Architect Eero Saarinen said, “Always design a thing by considering it in its next larger context—a chair in a room, a room in a house, a house in an environment, an environment in a city plan.”
You can broaden the context of this advice. There’s our planet Earth (one of countless planets), the Solar System around our Sun (one of countless stars), the Milky Way Galaxy (one of countless galaxies), and ultimately, the Universe. Each realm blends into the next, extreme in scale, scope—mystery. The fact that I exist within this cosmic context-at-large feels unnerving, overwhelming, and, at the same time, privileged—lucky to be a part of something wonderful.
Astronomers Carl Sagan and Neil deGrasse Tyson pose the ultimate wonder in their respective TV series Cosmos. The words they use—to genuinely declare and encourage this wonder—are humbling and hopeful statements, elegantly expressed, like the Universe:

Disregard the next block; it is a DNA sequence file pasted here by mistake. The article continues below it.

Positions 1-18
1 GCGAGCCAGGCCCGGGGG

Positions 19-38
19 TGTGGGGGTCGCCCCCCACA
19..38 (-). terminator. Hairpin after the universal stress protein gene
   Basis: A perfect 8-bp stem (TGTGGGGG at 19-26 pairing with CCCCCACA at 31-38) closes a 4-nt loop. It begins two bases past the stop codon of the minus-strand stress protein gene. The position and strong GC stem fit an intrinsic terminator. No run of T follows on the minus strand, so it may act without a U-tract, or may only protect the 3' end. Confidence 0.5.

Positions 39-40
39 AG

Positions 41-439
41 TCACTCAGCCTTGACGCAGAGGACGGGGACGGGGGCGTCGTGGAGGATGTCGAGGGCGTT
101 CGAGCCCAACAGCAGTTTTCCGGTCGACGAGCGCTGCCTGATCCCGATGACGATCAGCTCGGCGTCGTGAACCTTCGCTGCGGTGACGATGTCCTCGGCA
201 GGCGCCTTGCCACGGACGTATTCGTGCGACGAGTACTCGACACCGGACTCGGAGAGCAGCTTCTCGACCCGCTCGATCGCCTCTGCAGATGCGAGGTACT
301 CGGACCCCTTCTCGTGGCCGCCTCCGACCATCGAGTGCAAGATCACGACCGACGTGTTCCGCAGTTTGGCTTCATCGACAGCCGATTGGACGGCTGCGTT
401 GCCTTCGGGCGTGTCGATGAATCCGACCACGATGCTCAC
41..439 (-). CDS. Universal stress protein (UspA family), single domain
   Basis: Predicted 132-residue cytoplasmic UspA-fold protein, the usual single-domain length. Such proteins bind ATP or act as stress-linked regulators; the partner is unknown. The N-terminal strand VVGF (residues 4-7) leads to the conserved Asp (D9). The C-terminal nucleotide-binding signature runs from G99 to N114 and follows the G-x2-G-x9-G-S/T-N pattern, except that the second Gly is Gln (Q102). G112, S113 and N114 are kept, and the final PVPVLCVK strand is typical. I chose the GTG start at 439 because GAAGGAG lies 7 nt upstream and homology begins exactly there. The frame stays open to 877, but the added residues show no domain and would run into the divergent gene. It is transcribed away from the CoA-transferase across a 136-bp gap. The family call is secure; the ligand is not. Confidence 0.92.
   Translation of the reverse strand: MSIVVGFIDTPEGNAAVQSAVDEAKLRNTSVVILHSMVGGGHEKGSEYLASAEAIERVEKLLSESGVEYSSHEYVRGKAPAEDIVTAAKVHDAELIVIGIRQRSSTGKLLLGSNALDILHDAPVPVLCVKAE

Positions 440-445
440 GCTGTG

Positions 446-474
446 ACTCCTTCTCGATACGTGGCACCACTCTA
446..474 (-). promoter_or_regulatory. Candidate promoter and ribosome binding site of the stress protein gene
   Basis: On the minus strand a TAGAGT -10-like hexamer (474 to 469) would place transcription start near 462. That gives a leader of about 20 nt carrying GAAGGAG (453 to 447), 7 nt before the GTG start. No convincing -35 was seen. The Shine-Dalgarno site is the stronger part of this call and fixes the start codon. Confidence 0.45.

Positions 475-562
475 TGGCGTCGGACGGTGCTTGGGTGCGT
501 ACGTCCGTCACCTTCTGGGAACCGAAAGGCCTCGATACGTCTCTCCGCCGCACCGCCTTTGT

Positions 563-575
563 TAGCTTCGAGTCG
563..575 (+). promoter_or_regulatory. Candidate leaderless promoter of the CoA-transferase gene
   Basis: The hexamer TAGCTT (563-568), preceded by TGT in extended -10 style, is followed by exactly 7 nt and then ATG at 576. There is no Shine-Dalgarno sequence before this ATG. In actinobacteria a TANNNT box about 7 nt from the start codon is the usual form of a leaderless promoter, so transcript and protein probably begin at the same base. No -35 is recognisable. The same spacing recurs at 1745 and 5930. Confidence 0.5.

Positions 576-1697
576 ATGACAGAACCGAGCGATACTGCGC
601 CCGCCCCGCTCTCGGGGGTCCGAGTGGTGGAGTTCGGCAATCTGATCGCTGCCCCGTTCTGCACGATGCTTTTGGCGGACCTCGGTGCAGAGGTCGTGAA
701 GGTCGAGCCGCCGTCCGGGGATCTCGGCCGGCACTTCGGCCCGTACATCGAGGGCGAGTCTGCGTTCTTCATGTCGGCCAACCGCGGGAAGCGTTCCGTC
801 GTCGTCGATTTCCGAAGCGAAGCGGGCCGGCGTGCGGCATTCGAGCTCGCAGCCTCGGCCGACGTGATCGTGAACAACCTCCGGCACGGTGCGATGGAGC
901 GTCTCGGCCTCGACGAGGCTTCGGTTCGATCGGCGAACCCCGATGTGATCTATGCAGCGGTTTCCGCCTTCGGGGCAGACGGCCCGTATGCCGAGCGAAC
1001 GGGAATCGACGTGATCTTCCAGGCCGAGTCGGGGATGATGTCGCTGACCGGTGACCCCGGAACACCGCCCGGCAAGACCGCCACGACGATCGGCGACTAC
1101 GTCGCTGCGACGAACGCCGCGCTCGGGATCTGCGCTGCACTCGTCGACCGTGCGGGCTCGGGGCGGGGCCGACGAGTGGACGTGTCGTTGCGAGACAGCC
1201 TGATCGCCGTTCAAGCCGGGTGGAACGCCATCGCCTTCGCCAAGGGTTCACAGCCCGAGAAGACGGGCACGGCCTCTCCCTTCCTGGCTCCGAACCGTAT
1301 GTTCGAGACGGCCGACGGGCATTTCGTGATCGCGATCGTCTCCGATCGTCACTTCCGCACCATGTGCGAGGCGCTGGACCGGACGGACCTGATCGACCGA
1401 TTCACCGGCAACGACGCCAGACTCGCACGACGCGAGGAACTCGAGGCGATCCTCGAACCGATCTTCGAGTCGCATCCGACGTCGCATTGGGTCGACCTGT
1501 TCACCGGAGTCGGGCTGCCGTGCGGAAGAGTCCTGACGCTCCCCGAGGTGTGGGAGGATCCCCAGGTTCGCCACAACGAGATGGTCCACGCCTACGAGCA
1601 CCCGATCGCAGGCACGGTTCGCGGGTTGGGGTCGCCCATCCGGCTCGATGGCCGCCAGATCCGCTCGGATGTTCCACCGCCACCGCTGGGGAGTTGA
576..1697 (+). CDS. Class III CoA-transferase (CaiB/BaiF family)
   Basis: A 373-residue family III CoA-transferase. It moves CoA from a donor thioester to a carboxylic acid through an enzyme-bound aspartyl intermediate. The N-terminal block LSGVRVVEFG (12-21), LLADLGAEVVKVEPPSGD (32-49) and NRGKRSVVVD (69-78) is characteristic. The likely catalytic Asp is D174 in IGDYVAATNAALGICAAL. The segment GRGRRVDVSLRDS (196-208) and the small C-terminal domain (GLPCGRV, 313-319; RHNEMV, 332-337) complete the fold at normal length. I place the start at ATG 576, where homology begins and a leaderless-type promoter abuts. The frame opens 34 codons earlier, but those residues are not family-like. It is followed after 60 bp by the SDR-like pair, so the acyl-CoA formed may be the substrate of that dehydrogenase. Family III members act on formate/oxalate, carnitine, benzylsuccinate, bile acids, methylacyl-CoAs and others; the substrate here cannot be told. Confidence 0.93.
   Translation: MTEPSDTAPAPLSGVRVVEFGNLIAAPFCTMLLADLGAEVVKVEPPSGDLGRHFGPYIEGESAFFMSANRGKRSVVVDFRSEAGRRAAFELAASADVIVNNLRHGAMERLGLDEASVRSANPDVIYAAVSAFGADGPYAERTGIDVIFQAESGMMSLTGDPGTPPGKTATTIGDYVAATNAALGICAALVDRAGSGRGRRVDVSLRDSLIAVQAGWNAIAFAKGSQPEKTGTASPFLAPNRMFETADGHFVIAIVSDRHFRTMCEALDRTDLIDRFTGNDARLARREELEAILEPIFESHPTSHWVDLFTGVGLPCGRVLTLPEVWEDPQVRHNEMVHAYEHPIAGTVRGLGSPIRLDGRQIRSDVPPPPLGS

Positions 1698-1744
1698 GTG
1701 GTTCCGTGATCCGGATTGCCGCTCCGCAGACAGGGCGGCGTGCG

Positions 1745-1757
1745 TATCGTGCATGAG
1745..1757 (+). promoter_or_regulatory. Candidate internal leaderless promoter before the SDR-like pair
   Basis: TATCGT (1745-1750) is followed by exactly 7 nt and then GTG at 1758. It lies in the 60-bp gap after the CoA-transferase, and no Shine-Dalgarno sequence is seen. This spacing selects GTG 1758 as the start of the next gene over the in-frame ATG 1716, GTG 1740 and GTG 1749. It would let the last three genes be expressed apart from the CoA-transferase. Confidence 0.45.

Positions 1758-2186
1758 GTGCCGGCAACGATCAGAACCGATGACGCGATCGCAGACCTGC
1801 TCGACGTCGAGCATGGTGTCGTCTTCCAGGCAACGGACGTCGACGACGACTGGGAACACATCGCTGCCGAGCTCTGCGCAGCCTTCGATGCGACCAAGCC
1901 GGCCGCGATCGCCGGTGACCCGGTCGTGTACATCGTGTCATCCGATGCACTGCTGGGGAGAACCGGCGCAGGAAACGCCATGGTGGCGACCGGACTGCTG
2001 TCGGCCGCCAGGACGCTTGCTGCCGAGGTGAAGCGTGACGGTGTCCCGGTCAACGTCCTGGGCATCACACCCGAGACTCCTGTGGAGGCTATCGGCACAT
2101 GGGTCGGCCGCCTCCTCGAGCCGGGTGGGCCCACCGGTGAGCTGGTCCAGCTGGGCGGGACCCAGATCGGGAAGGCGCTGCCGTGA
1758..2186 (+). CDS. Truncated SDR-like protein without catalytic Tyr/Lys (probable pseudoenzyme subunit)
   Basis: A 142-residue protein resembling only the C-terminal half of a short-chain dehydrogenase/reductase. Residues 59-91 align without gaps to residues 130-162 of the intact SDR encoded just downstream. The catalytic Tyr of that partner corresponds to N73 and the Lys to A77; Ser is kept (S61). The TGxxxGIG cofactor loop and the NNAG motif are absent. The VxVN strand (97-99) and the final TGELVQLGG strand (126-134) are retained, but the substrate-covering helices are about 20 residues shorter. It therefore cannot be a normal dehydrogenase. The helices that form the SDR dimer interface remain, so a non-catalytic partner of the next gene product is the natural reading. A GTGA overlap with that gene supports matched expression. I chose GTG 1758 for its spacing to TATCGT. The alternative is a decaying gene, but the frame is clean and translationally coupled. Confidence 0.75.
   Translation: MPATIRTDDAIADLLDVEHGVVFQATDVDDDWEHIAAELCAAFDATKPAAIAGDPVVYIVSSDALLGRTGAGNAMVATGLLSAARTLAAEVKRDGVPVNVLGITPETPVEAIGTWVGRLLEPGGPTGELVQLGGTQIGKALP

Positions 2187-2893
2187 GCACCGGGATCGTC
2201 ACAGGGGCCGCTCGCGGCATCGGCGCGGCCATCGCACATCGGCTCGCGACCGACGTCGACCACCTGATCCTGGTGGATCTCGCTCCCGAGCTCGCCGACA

“The atoms and molecules in your body are traceable to the crucibles in the centers of stars… We knew that we are stardust in the middle of the twentieth century, that connects us to the universe like no other fact. That’s beautiful.”
—Neil deGrasse Tyson, Astronomer and Author
—Host of Cosmos: A Spacetime Odyssey (2014)
“There is perhaps no better demonstration of the folly of human conceits than this distant image of our tiny world. To me, it underscores our responsibility to deal more kindly with one another, and to preserve and cherish the pale blue dot, the only home we’ve ever known.”
—Carl Sagan, Astronomer and Author
—Host of Cosmos: A Personal Voyage (1980)
A digital slice of the cosmic perspective
Download the wallpaper
Compressed folder contains display sizes for desktop, including iPhone and iPad, plus sizes for retina display.
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See related project → The Shawshank Resolutions: Digital wallpaper inspired by the film “The Shawshank Redemption”
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